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Mary Magdalena Tate
Mary Magdalena L. Tate was born on this date in 1871. She was a Black minister and administrator.
Born in Dickson, Tennessee, her character and demeanor brought on the nickname “Miss Do Right” during her youth. Tate’s followers were also known as “The Do Rights” and later she became known as Mother Tate. In 1903, she along with her two sons, Walter Curtis Lewis and Feliz Early Lewis, established “The Church of the Living God, the Pillar and the Ground of the Truth Without Controversy” (House of God).
After she was ordained as a minister, Tate began advocating the cleanliness of the word of God. In 1907, she preached her first sermon in Brooklyn, Illinois. In Alabama, over 900 persons were converted through her preaching. Tate herself was baptized in 1908 and accepted as Chief Apostle Elder, president, and first chief overseer of the formally organized church in Greenville, Alabama. Additionally, she was ordained as a Bishopric and presided over the First General Assembly of the Church of God from June 25 to July 5, 1908.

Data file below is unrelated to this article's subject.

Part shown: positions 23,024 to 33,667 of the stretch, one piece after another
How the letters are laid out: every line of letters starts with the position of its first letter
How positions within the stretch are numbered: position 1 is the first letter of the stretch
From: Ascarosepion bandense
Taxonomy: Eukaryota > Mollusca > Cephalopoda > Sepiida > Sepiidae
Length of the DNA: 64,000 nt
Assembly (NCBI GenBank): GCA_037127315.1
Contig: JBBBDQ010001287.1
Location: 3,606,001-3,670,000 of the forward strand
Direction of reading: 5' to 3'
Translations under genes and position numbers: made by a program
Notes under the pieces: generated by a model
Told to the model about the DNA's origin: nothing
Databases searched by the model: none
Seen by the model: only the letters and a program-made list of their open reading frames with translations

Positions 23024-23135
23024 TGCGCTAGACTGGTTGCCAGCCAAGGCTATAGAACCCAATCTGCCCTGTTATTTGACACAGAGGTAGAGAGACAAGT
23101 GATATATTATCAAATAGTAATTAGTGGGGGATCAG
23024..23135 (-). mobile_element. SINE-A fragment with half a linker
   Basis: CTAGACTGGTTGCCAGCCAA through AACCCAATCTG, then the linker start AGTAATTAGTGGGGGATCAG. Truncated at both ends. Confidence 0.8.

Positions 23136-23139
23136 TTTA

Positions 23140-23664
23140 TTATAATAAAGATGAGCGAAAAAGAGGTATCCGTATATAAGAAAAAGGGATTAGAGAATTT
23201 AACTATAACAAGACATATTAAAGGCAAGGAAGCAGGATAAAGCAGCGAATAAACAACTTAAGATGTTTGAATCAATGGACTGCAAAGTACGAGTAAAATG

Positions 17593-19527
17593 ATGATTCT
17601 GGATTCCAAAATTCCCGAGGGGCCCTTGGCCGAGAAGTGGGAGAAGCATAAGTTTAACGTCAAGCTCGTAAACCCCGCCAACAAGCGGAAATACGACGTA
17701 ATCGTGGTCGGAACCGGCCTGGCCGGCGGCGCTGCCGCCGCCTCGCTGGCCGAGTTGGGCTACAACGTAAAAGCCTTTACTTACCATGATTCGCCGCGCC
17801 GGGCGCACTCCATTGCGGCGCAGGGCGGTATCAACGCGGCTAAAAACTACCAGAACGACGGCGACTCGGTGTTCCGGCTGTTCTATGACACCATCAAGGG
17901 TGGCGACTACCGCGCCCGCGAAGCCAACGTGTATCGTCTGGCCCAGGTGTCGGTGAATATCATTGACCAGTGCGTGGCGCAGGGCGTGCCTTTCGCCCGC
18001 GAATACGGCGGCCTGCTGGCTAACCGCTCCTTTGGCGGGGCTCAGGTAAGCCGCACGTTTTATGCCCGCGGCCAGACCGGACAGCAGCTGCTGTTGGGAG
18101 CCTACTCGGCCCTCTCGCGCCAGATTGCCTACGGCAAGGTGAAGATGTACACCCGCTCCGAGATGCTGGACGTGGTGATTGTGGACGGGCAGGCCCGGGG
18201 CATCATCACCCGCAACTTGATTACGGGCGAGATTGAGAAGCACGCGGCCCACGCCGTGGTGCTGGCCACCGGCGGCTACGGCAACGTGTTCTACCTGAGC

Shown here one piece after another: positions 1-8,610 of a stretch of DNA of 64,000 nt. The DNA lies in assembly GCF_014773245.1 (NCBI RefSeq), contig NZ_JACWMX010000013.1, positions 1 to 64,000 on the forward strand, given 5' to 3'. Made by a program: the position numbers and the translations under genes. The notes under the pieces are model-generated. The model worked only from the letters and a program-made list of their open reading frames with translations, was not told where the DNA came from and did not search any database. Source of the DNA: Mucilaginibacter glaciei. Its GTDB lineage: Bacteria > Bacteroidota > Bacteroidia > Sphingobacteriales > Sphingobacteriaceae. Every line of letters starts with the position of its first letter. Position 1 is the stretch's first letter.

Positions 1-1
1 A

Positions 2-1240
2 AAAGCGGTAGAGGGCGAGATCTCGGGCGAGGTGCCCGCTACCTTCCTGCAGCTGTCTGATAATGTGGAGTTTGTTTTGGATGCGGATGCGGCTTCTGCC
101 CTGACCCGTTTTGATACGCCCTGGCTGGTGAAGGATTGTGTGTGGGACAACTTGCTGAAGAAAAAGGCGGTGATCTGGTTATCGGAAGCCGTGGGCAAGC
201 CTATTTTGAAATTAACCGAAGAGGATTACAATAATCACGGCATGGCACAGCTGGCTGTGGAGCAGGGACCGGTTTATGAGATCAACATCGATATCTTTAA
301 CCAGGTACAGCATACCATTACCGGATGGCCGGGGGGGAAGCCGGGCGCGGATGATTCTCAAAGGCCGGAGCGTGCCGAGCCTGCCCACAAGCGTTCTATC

In 1914, Mother Tate organized the first Church of God in Florida in Ocala. By 1916, under her leadership, charters were issued to Church of God members in more than 20 states and the District of Columbia. Between 1930 and 1962, 14 state charters were granted to establish the Church of God. Four more states were added to the Church of God roster by 1981. By 1992, some 43 states and Jamaica were chartered by the Church of God.
The Church of God has experienced the greatest growth in membership of any Christian organization in the United States. She climaxed her career as a world evangelist of the Gospel of Jesus Christ.
Mother Mary Magdalena L. Tate died on December 28, 1930, and was buried in the family plot in her hometown, Dickson, Tennessee.
An Encyclopedia of African American Christian Heritage
by Marvin Andrew McMickle
Judson Press, Copyright 2002